NEW ORLEANS -- The former chief deputy of the Orleans Parish Sheriff's Office pleaded guilty Thursday for his role in a scheme to rip off local businesses by submitting inflated invoices for off-duty deputies to work security at special events.
Gerald "Jerry" Ursin, Jr., who served as second-in-command to Sheriff Marlin Gusman, pleaded guilty to conspiracy to commit wire fraud charge in U.S. District Court.
Ursin, speaking in a clear, firm voice, confessed that he and another high-ranking sheriff's office official, Roy Austin, overbilled Mardi Gras krewes, music festivals and even Super Bowl XLVII for the security work of “ghost” employees who never showed up for the jobs.
"I plead guilty," Ursin told U.S. District Judge Eldon E. Fallon.
Ursin, 62, faces up to five years in federal prison but likely will receive a far shorter term, due in part to his lack of criminal history. His defense attorney, Pat Fanning, said he hopes his client will be placed on probation.
“He's a proud guy who's got a beautiful family that he cares very much about,” Fanning said after the guilty plea. “And he's very ashamed of himself. And he's very sorry for the embarrassment he's caused his family.”
“Unfortunately, he made a mistake here, for which he has accepted responsibility,” Fanning said.
Ursin served as Gusman's right-hand man through a tumultuous era in the sheriff's tenure, which has been marred by scandalous conditions in the city's jail. A longtime lawman who previously ascended the ranks of the New Orleans Police Department, rising to deputy chief.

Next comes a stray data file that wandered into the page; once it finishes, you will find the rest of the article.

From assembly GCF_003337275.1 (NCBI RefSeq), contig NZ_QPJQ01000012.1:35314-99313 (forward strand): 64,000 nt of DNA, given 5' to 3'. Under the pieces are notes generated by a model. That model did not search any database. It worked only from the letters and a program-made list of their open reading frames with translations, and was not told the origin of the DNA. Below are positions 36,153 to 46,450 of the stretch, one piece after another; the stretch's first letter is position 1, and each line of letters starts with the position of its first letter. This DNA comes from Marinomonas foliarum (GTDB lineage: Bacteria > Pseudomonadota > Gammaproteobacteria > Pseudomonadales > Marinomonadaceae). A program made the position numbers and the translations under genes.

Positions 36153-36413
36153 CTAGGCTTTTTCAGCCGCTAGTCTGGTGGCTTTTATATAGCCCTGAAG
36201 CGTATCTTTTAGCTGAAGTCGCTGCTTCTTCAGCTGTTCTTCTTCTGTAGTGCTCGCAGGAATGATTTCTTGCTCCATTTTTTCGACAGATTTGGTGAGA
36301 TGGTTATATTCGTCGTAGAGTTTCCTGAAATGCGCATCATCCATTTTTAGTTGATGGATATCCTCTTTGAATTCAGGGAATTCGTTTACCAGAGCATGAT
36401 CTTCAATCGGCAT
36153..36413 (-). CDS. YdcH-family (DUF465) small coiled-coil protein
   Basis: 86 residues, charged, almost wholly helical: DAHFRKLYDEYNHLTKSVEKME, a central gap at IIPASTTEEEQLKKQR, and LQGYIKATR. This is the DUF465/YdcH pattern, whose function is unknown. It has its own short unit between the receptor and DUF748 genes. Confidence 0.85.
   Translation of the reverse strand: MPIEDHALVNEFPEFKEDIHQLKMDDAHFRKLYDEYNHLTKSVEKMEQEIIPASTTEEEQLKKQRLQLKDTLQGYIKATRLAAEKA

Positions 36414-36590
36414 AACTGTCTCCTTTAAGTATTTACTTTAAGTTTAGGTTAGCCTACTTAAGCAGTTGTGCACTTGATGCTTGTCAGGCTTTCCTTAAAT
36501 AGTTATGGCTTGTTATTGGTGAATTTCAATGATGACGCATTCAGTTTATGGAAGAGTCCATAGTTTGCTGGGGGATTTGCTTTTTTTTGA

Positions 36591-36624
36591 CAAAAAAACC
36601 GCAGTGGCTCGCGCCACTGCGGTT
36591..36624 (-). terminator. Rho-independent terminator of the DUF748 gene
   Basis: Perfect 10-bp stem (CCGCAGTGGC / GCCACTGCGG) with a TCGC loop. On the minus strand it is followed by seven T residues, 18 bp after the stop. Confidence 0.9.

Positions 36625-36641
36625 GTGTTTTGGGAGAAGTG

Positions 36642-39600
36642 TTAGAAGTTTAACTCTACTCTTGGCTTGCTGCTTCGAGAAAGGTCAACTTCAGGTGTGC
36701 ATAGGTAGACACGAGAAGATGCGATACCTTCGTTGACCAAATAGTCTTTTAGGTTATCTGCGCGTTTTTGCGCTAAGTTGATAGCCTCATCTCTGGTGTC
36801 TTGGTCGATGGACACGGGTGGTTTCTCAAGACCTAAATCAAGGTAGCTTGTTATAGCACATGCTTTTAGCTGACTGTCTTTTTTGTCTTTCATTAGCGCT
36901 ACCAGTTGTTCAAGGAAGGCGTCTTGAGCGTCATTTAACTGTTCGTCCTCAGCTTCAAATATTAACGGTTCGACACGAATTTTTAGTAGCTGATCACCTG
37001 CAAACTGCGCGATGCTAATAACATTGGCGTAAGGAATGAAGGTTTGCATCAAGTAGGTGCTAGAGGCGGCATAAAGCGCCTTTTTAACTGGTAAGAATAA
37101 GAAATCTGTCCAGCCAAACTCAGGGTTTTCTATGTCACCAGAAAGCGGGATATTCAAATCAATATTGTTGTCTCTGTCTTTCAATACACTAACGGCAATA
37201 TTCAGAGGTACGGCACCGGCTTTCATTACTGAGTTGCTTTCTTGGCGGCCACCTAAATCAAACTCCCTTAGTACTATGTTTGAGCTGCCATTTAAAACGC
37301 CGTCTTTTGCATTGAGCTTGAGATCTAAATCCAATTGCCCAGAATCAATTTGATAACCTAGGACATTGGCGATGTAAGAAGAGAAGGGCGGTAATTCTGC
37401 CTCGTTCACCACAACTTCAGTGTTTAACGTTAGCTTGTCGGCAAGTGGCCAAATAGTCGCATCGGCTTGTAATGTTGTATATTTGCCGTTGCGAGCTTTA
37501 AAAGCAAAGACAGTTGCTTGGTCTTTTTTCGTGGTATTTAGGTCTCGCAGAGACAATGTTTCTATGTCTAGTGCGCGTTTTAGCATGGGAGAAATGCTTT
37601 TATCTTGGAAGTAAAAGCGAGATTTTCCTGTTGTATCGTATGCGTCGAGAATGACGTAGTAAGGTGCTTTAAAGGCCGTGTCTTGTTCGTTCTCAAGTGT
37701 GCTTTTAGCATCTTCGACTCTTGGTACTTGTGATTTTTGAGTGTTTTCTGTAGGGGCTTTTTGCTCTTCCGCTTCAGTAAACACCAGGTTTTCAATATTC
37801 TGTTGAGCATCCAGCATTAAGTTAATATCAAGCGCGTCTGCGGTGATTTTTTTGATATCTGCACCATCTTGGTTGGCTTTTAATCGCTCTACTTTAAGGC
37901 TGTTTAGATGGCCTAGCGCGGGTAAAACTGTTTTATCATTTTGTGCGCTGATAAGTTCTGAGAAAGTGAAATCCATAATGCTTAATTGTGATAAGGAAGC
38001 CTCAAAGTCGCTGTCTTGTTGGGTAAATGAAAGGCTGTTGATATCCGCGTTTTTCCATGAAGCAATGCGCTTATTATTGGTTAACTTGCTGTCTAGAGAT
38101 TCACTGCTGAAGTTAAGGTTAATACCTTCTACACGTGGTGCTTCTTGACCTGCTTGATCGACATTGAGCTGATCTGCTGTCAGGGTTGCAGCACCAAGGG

Ursin stepped down in April after the state Legislative Auditor's Office released an alarming report that outlined the detail scheme. The legislative auditor investigated the case alongside the FBI.
The report focused on Austin, who for years organized the off-duty details through his private company, Austin Sales and Service, and inflated invoices for major sporting events and festivals in the city, including the 2013 Super Bowl. Austin, who pleaded guilty earlier this year, pocketed at least $83,000 in bogus charges. He is scheduled to be sentenced in November.
Ursin personally collected about $2,700 in ill-gotten gains, directing family members to endorse checks from Austin that had been made "under the fraudulent guise of payments for detail work," according to court documents.
But as a supervisor, Ursin was held responsible for some $25,000 in stolen funds because he was sent invoices outlining years’ worth of fraudulent charges from 2009 to 2014.
“The government took the position that, when he saw those emails, he should have reviewed them carefully and looked for fraud; therefore, it was foreseeable that he knew there was some fraud in there,” Fanning said.
Ursin is scheduled to be sentenced on Jan. 19. Austin, his longtime colleague, is set to be sentenced on Nov. 9.
(© 2016 WWL)